Whether a biopharmaceutical company is large or small, supply chains are complicated and difficult to manage. A typical multi-vendor development plan might have as many as 10 different potential sources of time and cost inefficiencies. These areas may include everything from sourcing materials from multiple vendors, working out the various project details and timelines, negotiating numerous vendor contracts, coordinating tech transfers for scale-up, revalidating numerous steps of the process, documenting drug product testing from early stages and more.
When clients consolidate their supply base and use one vendor from drug substance through drug product, it can transform the entire drug development process into a more efficient system with cost and timeline advantages as well as potentially create an even better end-product.
Let’s use the example of Patheon OneSource™, a systematic approach in which numerous vendors—including raw material vendors, manufacturing experts, packaging suppliers and others—are brought together within our network. Customers not only can access full drug substance manufacturing capabilities, but can also take advantage of drug product fill–finish services that exist under one umbrella and a common project management structure.
When multiple vendors are brought under one roof and the hand-offs and revalidation work are eliminated, we’ve seen our seamless approach shave 14–20 weeks off development timelines for large molecules. That’s a significant time savings.
Moreover, when one CDMO is part of the development process from early- or mid-stage through later stage manufacturing, a one-network approach gives companies access to a large pool of experts that can easily share information and knowledge about products to properly guide clients every step of the way to commercialization. At Patheon, we believe the technical team that initially brought in the project should always be a resource as a project progresses into later manufacturing stages.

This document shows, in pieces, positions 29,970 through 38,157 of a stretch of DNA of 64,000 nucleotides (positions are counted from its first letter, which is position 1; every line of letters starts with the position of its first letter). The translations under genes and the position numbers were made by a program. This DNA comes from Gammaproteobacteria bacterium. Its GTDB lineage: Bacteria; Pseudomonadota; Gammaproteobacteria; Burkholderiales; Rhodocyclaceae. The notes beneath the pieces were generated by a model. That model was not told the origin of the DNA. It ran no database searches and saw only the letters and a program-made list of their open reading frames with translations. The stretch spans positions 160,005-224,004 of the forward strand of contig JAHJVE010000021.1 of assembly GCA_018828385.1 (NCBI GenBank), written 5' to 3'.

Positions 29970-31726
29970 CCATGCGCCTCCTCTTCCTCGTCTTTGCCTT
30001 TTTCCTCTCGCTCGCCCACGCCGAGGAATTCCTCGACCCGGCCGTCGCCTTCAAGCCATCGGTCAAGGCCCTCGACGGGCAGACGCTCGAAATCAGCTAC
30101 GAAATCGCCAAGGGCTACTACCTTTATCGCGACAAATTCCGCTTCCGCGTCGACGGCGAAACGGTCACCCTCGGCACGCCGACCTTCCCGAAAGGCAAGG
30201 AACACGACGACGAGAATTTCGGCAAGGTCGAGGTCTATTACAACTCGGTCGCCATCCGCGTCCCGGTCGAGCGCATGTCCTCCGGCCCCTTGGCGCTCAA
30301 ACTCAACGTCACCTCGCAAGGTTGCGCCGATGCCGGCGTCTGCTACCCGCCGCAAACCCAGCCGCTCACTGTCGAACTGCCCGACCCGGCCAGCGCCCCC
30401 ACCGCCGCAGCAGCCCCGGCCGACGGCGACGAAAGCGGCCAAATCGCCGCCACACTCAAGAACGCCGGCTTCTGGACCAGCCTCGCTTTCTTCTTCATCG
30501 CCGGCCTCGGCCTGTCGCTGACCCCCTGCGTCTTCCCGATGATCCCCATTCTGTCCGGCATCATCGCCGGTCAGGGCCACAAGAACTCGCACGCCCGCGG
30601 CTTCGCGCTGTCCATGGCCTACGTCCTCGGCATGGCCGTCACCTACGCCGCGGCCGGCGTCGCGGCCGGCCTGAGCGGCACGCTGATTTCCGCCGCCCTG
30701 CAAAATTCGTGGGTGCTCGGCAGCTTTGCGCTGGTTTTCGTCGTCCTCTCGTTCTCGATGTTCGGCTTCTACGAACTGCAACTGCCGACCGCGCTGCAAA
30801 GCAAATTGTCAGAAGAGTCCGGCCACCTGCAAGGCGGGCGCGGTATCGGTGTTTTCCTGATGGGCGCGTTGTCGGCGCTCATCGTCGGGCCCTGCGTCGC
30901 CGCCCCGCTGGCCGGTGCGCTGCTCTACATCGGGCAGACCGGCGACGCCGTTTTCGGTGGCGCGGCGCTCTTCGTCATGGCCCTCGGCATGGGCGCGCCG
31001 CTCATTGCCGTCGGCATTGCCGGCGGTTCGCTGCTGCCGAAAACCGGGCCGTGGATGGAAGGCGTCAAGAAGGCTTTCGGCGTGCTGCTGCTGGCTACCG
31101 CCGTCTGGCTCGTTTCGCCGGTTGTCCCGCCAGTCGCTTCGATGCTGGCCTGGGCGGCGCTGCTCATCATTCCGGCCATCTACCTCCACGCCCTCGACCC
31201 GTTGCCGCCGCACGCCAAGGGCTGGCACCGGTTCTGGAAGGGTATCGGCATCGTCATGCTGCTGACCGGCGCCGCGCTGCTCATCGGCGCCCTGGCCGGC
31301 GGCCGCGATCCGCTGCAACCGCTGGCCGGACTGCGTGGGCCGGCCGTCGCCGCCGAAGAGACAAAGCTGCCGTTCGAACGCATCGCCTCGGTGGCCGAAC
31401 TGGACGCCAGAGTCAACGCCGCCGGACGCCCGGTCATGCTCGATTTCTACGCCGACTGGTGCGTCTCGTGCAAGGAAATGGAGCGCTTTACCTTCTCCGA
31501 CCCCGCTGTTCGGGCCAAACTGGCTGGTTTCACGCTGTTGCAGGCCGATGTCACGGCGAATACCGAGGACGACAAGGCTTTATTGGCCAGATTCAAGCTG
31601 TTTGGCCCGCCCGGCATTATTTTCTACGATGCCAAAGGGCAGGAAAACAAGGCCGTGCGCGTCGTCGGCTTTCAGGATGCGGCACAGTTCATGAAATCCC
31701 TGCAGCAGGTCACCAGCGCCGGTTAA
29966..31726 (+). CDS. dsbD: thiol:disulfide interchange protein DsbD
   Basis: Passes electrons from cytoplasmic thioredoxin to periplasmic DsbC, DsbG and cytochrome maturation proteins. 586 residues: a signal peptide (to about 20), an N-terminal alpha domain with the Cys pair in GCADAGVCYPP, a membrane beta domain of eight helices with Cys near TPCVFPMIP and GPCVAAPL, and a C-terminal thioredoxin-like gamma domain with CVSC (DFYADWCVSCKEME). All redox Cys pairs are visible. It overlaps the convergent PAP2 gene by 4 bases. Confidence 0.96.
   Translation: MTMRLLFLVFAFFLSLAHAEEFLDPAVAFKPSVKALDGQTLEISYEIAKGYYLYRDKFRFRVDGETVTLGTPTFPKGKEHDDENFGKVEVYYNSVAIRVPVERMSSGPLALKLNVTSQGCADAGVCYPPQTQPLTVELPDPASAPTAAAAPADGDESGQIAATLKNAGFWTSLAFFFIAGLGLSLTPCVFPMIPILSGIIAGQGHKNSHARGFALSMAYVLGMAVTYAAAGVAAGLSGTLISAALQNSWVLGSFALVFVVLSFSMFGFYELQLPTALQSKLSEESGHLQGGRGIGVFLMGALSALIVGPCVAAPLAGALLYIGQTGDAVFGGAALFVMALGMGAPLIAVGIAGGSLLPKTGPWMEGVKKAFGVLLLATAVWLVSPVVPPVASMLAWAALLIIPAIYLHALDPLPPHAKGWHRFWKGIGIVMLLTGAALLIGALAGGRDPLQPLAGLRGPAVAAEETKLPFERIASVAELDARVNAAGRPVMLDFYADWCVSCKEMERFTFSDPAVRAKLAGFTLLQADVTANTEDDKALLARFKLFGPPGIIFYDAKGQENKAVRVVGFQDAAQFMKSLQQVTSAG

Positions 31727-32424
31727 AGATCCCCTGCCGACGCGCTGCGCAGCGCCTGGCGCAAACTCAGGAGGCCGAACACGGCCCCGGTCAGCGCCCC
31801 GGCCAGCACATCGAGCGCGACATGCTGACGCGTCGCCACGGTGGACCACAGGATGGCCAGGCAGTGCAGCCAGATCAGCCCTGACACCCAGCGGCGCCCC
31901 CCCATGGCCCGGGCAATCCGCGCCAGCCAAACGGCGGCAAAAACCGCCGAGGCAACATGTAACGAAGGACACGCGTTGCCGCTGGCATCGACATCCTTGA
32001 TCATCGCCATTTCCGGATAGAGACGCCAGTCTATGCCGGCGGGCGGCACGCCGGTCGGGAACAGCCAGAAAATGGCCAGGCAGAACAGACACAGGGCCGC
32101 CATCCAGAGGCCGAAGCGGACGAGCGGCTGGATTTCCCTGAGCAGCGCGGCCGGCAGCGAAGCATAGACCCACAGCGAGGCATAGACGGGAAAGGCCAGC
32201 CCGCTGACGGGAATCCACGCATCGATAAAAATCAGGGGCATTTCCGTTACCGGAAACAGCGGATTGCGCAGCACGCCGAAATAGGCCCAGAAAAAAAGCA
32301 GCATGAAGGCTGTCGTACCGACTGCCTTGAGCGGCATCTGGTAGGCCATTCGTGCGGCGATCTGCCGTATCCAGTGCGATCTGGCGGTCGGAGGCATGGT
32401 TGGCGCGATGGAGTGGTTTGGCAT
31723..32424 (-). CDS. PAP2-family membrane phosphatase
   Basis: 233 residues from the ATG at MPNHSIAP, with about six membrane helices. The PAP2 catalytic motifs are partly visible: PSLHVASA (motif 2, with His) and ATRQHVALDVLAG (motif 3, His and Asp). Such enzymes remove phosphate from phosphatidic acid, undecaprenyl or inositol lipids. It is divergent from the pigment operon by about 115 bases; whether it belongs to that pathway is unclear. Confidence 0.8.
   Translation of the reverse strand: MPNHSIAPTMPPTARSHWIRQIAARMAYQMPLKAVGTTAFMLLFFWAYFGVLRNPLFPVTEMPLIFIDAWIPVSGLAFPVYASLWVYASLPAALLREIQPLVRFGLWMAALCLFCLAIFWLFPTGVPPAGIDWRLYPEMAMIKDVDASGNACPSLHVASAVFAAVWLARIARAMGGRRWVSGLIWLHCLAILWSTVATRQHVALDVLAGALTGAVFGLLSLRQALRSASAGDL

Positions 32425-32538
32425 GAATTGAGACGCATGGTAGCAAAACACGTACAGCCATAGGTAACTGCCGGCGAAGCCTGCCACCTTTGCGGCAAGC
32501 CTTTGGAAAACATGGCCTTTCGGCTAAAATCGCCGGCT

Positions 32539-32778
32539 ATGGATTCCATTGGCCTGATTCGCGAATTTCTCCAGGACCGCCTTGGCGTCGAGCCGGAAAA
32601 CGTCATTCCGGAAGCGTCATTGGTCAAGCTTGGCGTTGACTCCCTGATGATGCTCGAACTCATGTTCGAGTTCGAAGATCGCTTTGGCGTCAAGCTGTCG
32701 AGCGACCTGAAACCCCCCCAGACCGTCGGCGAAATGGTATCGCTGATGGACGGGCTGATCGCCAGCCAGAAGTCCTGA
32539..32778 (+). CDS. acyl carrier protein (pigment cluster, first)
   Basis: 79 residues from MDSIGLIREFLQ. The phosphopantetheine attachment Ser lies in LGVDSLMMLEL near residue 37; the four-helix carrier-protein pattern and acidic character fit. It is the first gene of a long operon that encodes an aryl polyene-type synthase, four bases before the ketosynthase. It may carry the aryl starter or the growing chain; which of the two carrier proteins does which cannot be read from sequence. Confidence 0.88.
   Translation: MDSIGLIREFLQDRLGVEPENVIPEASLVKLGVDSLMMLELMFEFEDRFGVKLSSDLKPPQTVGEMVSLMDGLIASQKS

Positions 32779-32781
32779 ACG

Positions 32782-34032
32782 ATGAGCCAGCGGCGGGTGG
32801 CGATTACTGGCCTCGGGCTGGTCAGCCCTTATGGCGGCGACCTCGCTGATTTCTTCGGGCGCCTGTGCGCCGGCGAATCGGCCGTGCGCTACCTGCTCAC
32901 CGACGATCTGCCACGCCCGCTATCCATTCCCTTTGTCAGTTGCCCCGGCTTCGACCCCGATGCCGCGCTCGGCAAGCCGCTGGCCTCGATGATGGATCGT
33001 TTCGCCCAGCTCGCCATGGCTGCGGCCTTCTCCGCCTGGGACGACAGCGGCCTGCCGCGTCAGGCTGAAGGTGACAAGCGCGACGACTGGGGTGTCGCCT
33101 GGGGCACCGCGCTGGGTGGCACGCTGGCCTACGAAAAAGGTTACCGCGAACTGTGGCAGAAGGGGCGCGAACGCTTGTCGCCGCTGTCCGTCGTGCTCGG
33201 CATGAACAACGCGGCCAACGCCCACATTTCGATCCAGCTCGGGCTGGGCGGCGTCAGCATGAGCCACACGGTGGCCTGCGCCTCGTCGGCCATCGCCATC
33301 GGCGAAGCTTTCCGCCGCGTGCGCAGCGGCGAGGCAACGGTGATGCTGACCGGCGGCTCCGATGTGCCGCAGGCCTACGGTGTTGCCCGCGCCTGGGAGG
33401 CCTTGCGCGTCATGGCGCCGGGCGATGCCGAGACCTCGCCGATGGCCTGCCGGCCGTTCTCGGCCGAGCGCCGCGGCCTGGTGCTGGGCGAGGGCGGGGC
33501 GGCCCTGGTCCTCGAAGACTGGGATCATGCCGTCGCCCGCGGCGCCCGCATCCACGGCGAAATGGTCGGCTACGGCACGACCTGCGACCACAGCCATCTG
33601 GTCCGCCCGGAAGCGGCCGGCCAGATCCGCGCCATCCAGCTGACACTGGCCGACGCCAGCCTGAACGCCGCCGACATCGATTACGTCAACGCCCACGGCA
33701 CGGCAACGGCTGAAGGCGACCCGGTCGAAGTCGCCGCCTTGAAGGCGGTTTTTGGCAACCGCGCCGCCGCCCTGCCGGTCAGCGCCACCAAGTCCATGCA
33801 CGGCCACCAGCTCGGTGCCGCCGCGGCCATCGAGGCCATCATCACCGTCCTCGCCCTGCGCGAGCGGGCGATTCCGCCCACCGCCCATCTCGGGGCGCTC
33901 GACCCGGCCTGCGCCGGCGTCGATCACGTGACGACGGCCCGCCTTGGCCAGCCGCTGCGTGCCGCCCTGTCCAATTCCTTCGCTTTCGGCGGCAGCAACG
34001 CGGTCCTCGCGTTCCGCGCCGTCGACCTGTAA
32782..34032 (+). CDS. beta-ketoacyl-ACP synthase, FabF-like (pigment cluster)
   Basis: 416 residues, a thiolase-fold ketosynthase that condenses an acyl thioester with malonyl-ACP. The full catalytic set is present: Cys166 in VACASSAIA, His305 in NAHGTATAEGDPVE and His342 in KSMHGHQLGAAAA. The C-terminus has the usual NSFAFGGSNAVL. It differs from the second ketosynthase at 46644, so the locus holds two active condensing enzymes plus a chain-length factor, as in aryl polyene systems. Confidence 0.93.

Need: Better cost-of-good metrics
Solution: Flexible cell-culture harvesting options
As increasingly complex biologic molecules occupy a larger piece of the pipeline at biopharmaceutical companies both big and small, a CDMO’s ability to respond to client demand is strongly tied to its cell-culture platform offerings.
During the evaluation process, CDMOs should consider a variety of factors in a molecule’s development pathway and have the in-house capabilities to offer a solution that best fits the project, be it perfusion, high-density fed batch or another format. As opposed to a one-size-fits-all approach, we believe having the flexibility to offer numerous different platforms helps ensure a better cost-of-good metric for diverse projects.
For instance, we might evaluate a product’s stability and determine that perfusion is the best choice. Perfusion cell culture helps increase yield at a lower production scale, which has a positive cost-of-goods impact for customers. With this technology, high cell densities operate at high productivity. As cell-culture fluid is continually replaced and added to the bioreactor and harvest removed, highly viable cultures are grown. This is especially beneficial for cells prone to degradation from exposure to potentially toxic byproducts. In addition, we feel that perfusion builds a very consistent end-product because of the steady-state conditions inherent in this technique.2
A final benefit is that perfusion also allows us to use smaller bioreactors to produce the same biomaterial as a much larger bioreactor, which reduces costs and gives us the space to add additional bioreactors as needed.